Rudolf Bahro
Nuclear Freeze Strategy Stalled Freeze Nuclear Weapons? Freeze the Industrial System

The following text was originally published as a leaflet and distributed at this year’s Hiroshima Day observance sponsored by the Detroit Area Nuclear Weapons Freeze Campaign.

“What the powerful call utopia is now in fact the condition for human survival.”

—C. Wright Mills, The Causes of World War Three, 1958

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Rudolf Bahro
Who Can Stop the Apocalypse?

A Note on Rudolf Bahro

In 1977, East German dissident Rudolph Bahro was arrested and accused of publishing “state secrets” in a book entitled The Alternative in Eastern Europe in which he used a Marxist critique buoyed by the principles of Rosa Luxembourg to scrutinize the socialist system of his time. After more than two years in prison, he was released to West Germany where his profound preoccupation with the ecology crisis led him to become immersed in the green movement, and he eventually became a leading figure in the Green Party. Bahro’s association was, however, marred by conflicts in which his constant insistence on fundamental precepts of freedom, peace and ecological balance made him an irritating thorn in the side of the Party’s more compromising elements. He resigned from the Greens in June 1985, pointing out that through parliamentary and electoral politics, the group had sold out to the system, and that an inherent error had been made in deciding to become a political party in the first place.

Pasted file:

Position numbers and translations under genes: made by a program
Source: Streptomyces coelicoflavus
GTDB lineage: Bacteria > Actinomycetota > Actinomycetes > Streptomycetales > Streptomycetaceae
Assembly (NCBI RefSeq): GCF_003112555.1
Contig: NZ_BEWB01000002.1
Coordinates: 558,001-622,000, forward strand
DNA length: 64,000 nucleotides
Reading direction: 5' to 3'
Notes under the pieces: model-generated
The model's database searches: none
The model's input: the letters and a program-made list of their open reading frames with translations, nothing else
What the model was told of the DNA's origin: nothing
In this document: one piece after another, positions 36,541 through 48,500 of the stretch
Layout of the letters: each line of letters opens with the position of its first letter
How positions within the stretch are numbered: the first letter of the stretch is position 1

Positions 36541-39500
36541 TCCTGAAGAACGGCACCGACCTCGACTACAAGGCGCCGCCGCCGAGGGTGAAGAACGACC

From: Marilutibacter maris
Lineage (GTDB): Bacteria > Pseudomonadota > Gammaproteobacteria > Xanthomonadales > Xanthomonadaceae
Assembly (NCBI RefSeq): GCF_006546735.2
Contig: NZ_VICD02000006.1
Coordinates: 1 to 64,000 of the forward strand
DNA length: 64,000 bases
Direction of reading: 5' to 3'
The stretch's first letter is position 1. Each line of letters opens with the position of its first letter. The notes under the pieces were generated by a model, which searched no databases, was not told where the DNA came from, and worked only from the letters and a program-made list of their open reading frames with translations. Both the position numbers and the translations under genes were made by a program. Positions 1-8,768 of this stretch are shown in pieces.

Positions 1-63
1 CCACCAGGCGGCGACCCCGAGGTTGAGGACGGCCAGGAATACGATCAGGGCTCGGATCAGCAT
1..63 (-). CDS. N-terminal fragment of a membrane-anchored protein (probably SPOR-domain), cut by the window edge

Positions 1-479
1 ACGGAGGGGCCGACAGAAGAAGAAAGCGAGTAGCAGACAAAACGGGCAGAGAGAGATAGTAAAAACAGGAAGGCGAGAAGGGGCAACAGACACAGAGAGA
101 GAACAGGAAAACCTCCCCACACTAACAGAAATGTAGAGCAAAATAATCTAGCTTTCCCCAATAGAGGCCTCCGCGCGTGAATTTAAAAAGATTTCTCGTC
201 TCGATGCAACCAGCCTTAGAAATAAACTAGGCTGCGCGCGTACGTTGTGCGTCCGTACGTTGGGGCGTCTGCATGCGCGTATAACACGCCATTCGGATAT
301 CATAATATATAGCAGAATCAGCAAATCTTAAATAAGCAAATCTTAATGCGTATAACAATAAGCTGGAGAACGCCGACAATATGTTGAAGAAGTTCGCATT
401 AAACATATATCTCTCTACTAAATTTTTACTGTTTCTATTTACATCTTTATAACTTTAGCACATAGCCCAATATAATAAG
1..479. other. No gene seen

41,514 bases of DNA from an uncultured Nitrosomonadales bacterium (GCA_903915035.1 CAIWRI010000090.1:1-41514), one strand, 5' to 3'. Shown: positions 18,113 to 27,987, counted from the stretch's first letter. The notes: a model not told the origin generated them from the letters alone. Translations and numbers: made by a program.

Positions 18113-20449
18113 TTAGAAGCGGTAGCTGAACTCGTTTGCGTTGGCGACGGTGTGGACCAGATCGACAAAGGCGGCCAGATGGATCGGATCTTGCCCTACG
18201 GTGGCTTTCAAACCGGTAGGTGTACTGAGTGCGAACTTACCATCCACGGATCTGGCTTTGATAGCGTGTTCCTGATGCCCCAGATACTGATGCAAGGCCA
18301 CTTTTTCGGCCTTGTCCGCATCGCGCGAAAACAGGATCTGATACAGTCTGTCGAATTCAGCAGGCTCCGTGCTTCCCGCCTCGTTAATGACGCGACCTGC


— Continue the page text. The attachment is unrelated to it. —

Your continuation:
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Rudolf Bahro
Who Can Stop the Apocalypse?

Earth Day supplement page 5

A Note on Rudolf Bahro

In 1977, East German dissident Rudolph Bahro was arrested and accused of publishing “state secrets” in a book entitled The Alternative in Eastern Europe, in which he used a Marxist critique buoyed by the principles of Rosa Luxembourg to scrutinize the socialist system of his time. After more than two years in prison, he was released to West Germany where his profound preoccupation with the ecology crisis led him to become immersed in the green movement, and he eventually became a leading figure in the Green Party. Bahro’s association was, however, marred by conflicts in which his constant insistence on fundamental precepts of freedom, peace and ecological balance made him an irritating thorn in the side of the Party’s more compromising elements. He resigned from the Greens in June 1985, pointing out that through parliamentary and electoral politics, the group had sold out to the system, and that an inherent error had been made in deciding to become a political party in the first place.

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